Psychoanalysis In Arthur Miller's The Crucible

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According to the Freudian model of the psyche, psychoanalysis is a systematic structure of theories concerning the relation of the conscious mind and the unconscious mind by examining psychological process such as impulses, anxieties and internal conflicts. This model consists of three subcategories; the id, the ego, and the super-ego, all of which are evident in Arthur Miller’s play, The Crucible. The id focuses on a person’s desires without any correlation to the conscience, much like that of Abigail William’s lust for John Proctor. The ego identifies the part of a person’s personality responsible for dealing with reality, such as John coming to the realization that he must remain an upright and honest man. The super-ego represents a repository of socially …show more content…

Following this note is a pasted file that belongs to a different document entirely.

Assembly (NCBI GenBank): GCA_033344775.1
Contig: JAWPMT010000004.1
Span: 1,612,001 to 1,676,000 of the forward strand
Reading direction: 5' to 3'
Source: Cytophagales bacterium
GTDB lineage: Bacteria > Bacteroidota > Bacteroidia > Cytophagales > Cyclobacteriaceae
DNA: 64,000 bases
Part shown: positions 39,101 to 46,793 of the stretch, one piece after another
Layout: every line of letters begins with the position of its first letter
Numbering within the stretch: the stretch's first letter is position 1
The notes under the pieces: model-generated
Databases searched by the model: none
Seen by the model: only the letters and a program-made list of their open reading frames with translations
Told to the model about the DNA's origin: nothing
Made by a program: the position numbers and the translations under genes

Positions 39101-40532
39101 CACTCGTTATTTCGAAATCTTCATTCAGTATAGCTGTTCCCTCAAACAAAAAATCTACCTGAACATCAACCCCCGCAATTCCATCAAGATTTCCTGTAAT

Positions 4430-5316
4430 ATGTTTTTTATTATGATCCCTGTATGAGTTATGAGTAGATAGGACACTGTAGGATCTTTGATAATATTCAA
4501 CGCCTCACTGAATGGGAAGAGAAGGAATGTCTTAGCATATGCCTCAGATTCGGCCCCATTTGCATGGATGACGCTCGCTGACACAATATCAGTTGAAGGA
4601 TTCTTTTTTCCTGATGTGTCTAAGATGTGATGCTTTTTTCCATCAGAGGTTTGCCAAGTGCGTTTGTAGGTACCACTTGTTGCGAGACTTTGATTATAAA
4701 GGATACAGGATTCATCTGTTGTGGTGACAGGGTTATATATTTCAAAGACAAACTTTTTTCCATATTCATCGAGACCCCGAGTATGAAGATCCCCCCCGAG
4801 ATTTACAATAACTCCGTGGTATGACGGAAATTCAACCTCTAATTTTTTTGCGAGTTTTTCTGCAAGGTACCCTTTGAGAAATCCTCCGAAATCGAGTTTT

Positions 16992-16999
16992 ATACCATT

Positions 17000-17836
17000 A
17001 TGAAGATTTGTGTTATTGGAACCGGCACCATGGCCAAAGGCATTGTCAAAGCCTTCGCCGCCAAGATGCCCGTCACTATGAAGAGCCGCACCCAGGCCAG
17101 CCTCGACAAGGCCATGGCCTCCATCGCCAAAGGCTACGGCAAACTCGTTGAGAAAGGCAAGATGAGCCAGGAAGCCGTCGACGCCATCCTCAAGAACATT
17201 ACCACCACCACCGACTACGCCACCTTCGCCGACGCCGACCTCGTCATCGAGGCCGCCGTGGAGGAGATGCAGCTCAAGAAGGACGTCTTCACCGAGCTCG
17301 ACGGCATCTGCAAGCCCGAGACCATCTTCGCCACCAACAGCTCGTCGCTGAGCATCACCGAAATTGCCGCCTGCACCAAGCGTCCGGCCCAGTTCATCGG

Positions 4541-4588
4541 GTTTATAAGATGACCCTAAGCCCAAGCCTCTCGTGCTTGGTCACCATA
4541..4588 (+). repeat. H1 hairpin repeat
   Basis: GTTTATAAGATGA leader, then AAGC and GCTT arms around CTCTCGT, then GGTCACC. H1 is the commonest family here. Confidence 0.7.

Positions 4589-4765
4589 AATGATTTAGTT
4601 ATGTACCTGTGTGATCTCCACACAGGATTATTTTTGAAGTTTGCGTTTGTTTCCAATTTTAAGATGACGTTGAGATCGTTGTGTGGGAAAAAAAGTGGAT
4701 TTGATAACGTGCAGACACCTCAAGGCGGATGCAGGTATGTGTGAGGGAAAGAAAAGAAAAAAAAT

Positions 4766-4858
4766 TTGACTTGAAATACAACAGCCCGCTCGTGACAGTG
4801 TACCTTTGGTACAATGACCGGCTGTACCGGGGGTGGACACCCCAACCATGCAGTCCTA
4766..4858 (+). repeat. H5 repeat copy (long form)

Abigail is clearly the villain of the story, as she is selfish, vengeful, and manipulative. She feels no remorse for her actions. whereas Elizabeth tends to act more in a socially acceptable manner, and feels some sort of guilt for trying to cover and protect her husband. But it is John who carries the fatal flaw; his affair with Abigail. Near the end of the play, John signs a confession that he consorted with the devil, but he eventually tears it up because he realizes that his integrity is more important than keeping a good name. He publicly confesses and allies himself with others who refuse to confess. John came to realize that had he confessed to save his life, those who refused to confess would look even more guilty to the court. John says, “ I have three children – how may I teach them to walk like men in the world, and I sold my friends?” (CITE – Act IV) So, in the end, John’s ego gets in the way of his integrity as he sets a good example and protects other townspeople as he goes to the gallows. Ultimately, it was John’s own ego that led him to his death; death by

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